46204 At a Michelin-Starred Restaurant, the Ingredients for Romance

At a Michelin-Starred Restaurant, the Ingredients for Romance

“There’s something calming about her presence,” Mr. Shah said, that put him at ease.

A month later, in May 2017, he invited her to spend a day with him and a group of their colleagues at a favorite hangout spot on the Russian River. Mr. Shah got to the location early and, to ensure she found it, told Ms. Brown to call him when she arrived.

“I would have found my way down,” she said. “But he came to walk me all the way in.”

In a pit dug by Mr. Shah and a few others on the river bank, the group made cochinita pibil, a Mexican dish from the Yucatán Peninsula that requires marinating pork in citrus juice and spices, then wrapping it in banana leaves and cooking it for hours among hot stones.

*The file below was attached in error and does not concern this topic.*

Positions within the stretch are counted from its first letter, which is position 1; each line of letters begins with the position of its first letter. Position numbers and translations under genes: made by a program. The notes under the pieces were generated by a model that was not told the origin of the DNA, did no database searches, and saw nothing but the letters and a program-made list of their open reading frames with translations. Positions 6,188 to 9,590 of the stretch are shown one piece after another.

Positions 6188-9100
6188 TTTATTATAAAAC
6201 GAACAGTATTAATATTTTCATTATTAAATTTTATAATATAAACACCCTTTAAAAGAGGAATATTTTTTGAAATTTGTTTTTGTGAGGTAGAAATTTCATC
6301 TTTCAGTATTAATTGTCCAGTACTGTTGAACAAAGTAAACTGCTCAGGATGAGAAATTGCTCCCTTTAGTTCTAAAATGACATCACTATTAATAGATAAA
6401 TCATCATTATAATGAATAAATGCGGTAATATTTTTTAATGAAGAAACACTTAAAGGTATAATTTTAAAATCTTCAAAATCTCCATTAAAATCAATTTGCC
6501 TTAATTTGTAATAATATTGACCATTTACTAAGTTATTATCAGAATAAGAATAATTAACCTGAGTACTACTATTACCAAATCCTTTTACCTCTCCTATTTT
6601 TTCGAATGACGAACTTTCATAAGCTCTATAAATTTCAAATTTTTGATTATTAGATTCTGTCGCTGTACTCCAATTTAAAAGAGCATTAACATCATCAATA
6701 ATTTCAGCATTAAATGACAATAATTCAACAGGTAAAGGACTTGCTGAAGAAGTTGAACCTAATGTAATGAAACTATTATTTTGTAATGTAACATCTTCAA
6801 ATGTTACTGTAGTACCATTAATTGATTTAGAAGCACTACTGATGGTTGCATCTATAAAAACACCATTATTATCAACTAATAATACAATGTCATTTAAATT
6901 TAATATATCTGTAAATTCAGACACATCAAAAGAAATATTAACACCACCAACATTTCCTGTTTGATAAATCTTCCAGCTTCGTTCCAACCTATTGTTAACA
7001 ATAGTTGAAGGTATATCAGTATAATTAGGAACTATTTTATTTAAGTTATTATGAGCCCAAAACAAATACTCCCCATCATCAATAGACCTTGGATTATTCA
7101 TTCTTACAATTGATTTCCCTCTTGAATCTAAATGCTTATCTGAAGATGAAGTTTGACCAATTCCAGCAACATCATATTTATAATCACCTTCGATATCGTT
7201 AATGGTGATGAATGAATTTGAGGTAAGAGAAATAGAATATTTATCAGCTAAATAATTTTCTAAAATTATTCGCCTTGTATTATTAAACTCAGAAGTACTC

As the food cooked, Mr. Shah and Ms. Brown placed two chairs in a shallow part of the river and got to talking about how each had developed an interest in the culinary world.

Mr. Shah, who grew up mostly in Great Falls, Va., and later in San Diego, was raised by immigrant parents. His father came to the United States from Kerala, India, and his mother, who is also Indian, from Nairobi, Kenya. His love of food, he told Ms. Brown, began as a child when he would assist his mother and maternal grandmother in the kitchen.

Ms. Brown, whose ancestors are Dutch, German and French, told him that her family farm in Illinois was also home to relatives and that the group had large communal meals several nights a week. Her immediate family and various relatives lived in separate homes on the property, but no matter who was hosting, she always helped cook, she said.

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